Picnicking with Flair
April is the perfect month to feast outside.
By Judi Gallagher
If there were such a thing as Miss Picnic U.S.A., I would walk the runway with my bamboo picnic basket and matching wine carrier, waving my turned hand. I love planning the perfect menu for the picnic destination, packing the dishes (no plastic here, folks) and selecting the appropriate cheese and wine. When I was a child, my parents would pack a thermos of iced coffee, homemade salami, provolone grinders and assorted sides for a day trip to the beach. Everything matched. The tablecloth, thermos and napkins were all red-and-white checked. It was a production, a pageant of culinary arts.
After my son, Eric, was born, I made it a point to have a picnic almost weekly, and when the weather did not cooperate—which was often in Massachusetts—we picnicked on the living-room floor. Other mothers at the beach marveled at my toddler consuming broccoli salad and havarti with dill and smoked salmon pate while their children were hard-pressed to eat a lukewarm Happy Meal they’d picked up at McDonald’s.
I perfected my picnicking skills each summer on the manicured lawns at the Tanglewood music festival in the Berkshires. Our pre-concert spreads would include chipotle-apricot-glazed chicken and Korean flank steak along with Asian chopped salad, various types of sushi and cold noodle salads. Double chocolate mousse brownies rounded out the evening. And here in Sarasota, we love watching the sunset on Siesta Beach while enjoying a salad tossed with slices of ahi tuna.
Sarasota has lots of other fabulous places for a spring picnic, whether it’s a concert at the Phillippi mansion or an outdoor screening at the Film Festival’s family movie night. Make sure to throw some sea salt and black pepper grinders in your cooler; if you’re packing a salad, bring along a mini set of extra virgin olive oil and balsamic vinegar to dress it on the spot. And if you don’t feel like preparing the picnic yourself, here are a few places where I sometimes grab picnic fixings.
Southside Deli on Hillview (330-9302) has outstanding chicken salad, and you can either order sandwiches or call ahead for a small platter with lettuce, tomato and sliced breads on the side. Casa Italia on Constitution (924-1179) is a must for setting a perfect antipasto platter—be sure to include the house-made sun- dried tomatoes and baby roasted artichokes. Just across the Trail, The Wine Warehouse (922-8216) has a wonderful selection of wines and champagnes, and the nearby Bread Store (STILL LOOKING) can provide rustic rye, multi-grain and cranberry-nut breads for sandwiches or to pair with cheeses. Publix does fried chicken that even food snobs will gobble down, and I often stop into The Granary (365-3700 or 924-4754) for delicious broccoli salad and orzo pasta with fresh chopped spinach and feta cheese. Whole Foods (955-8500) also has a world of fabulous main and side dishes to take out. If you plan to picnic on the sands of Longboat Key, The Market at Whitney Beach Plaza (383-7180) has a dreamy curried cream-cheese torte, and if you’re grilling, call ahead to reserve some of their tender marinated beef kabobs and jumbo shrimp. I also love owner Dawn Di Lorenzo’s Hawaiian ribs and rice pudding. And Midwestern Meats in Venice (488-0600) makes a peach pie that will be the grand finale of any outdoor meal.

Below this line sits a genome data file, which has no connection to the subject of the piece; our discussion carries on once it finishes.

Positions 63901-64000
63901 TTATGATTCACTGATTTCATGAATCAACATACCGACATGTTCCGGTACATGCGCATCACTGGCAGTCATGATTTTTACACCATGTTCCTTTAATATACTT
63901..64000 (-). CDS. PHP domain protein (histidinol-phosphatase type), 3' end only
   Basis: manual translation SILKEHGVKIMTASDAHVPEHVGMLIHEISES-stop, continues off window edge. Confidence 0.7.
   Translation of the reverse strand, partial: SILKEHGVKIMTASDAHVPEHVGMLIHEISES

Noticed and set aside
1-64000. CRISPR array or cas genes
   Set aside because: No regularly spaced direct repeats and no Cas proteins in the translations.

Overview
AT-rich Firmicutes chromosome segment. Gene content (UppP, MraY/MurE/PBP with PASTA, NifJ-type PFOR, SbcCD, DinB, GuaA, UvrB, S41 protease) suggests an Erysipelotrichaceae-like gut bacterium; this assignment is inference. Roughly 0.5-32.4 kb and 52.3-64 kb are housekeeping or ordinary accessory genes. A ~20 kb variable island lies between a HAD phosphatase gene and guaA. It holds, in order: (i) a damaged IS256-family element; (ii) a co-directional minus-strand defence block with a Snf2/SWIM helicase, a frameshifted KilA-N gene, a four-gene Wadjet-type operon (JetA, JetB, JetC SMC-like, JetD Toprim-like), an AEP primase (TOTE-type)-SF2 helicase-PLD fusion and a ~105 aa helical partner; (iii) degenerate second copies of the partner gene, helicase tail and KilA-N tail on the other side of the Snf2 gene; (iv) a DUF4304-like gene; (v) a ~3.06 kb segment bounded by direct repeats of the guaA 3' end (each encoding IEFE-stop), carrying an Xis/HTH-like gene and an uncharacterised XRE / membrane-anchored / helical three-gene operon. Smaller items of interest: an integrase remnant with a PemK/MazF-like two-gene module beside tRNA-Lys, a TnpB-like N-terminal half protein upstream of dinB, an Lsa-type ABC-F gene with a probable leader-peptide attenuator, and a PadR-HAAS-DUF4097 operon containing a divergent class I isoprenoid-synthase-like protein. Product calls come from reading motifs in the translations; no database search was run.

For more from Judi Gallagher about Sarasota food and dining, go to her blog, Foodie’s Notebook, on our Web site: sarasotamagazine.com.
Chef Judi Gallagher welcomes spring with a Vidalia onion pie.
Although farmers have recently managed to extend the growing season, every April I used to anxiously anticipate the arrival of Georgia’s sweet Vidalia onions. I refrigerate the onions, wrapped separately in paper towels or newspaper. You can also freeze them, but freezing changes their texture and the defrosted onions should only be used in cooking. The best use of a Vidalia onion, however, is in its raw state. To bring out the freshest flavor and sweetness, refrigerate an unpeeled onion for one hour before serving.
I make crispy Vidalia onion rings to top grilled cheeseburgers or flatiron steak. Cut thick slices and soak them in buttermilk with a few splashes of hot sauce. Toss in seasoned flour and fry in clean vegetable oil. Or serve a simple Vidalia onion sandwich. The chill from refrigerating the onion will add to its sweetness. Layer sliced onion with crisp iceberg lettuce and a thick slice from a beefsteak tomato, season with kosher salt and fresh ground pepper and top with a small amount of Russian dressing or mayonnaise. (This may be the one time that white bread works best.) Looking for a notch up? Try adding a few slices of crisp applewood-smoked bacon and sliced, hard-boiled egg.
VIDALIA ONION PIE (serves 6)
1 1/2 cups finely crushed buttery crackers (such as Ritz crackers)
6 tablespoons unsalted butter, room temperature
2 cups thinly sliced Vidalia onions
3/4 cups half and half (do not use low-fat or nonfat)
1 teaspoon salt
1 teaspoon freshly ground white pepper
3/4 cup packed grated Gruyere cheese
Fresh chopped chives
Preheat oven to 350 degrees. Mix crackers and 4 tablespoons butter in bowl until well blended. Press mixture on bottom and 1 inch up sides of 8-inch pie plate.
Melt remaining 2 tablespoons butter in heavy medium skillet over medium heat. Add onions and saute until tender, about 10 minutes. Season with salt and ground pepper. Arrange onions in cracker crust. Beat milk, eggs and salt in medium bowl until blended. Pour egg mixture over onions in crust. Sprinkle cheese over filling. Top with a sprinkle of paprika.
Bake pie until knife inserted into center comes out clean, about 30-40 minutes. Garnish with chopped chives and serve.